We’ve just inked the deal on a fantastic new mixed-use project – a ground floor retail space and two rooftop apartments –adjacent to one of Sydney’s signature, heritage-listed terrace rows on leafy Roslyn Gardens, Elizabeth Bay. It’s an exciting challenge to come up with a modern idiom to sit seamlessly alongside such vigorous Victorian architecture.
August 30, 2013
August 22, 2013
Japanese packaging has long fascinated us, here in the West. Most of us being unable to read it, the Kunji lettering acts effectively as a bold, almost decorative graphic element. The acid-pastel colouring, too, is often quite foreign to our eyes. All a delight. But then, there’s something about the way the Japanese order the things that surround them that I find truly compelling, too. Packaging, of course, is neatly arranged by colour code and sizes and types on rigorous shelving. But even less symmetrical things are moved into alignment: carts at the market, slabs of sashimi tuna, industrial machinery. It’s so easy to make the mental leap from street to gallery setting. Grids, repetition, mass produced consumer goods – it all looks like pro to-Pop Art!
August 20, 2013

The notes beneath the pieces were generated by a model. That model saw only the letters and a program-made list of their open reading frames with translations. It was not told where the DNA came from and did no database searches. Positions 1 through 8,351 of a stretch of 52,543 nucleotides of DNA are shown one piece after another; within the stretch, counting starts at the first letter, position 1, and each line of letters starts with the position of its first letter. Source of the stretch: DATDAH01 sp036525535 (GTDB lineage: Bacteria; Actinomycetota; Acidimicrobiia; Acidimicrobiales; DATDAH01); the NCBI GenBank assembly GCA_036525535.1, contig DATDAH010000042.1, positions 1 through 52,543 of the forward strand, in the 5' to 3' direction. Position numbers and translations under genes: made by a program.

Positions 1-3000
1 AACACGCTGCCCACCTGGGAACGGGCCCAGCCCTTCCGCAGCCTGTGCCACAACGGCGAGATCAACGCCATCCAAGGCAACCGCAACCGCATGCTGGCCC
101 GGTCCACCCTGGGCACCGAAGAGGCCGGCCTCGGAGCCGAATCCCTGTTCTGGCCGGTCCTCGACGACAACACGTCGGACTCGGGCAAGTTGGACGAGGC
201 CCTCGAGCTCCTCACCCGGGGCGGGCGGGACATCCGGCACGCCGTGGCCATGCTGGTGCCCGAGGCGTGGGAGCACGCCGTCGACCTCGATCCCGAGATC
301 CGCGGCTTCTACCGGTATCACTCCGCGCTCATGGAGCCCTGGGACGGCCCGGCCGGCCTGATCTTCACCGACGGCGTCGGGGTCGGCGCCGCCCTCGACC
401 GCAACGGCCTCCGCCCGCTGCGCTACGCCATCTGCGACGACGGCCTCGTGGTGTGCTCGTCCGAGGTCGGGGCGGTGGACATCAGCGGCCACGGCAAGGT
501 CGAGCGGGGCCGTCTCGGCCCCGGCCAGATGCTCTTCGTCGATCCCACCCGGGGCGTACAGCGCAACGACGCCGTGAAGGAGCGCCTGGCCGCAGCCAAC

Of course, Japan is most famous for its ‘dry’ rock gardens, and none are more famous than the extremely pared down example at the Temple of the Dragon at Peace at Ryoan-ji, in Kyoto. Its raked pebbles and poetically placed boulders are an exercise in perfect restraint. But on my most recent visit, what I was even more struck by was the subtle complexity of the ‘wet’ gardens around the same temple. Towering bamboo that fluttered in the breeze, massive elms and majestic weeping cherry trees create this almost magical environment. Subtle shifts in perspective, gradated foregrounds to background, shifts in density of foliage and texture of plants creates a series of framed ‘vignettes’. Mossy ground cover and circular accumulations of lily pads add a sculptural dimension, as well. While you’re most definitely in nature, it’s nature curated to the max. The effect is beguiling, the desire to rest a while and contemplate, compelling. …
August 2, 2013
On a recent trip to Tokyo, Miranda and I made a pilgrimmage to the famous Okura Hotel. Not so much because it’s a sensational example of mid-century interior architecture (though it certainly is) but because one of our best friends insists he was conceived there. Designed by Yoshiro Taniguchi and opened for business in 1962, the austere, slightly cleft rectangular exterior belies an interior that is as sumptuous as it is sparse. In a city in which space is at a premium, the elegant expanse of the lobby is an early expression of what would later become known in the fashion world as “stealth wealth”. It’s like a Zen rock garden – each grouping of low tables and bucket chairs is a microcosm, the space between them as significant as the snappy styling of the furniture itself. As for the Orchid Bar – it’s the essence of international chic, the mother-of-pearl …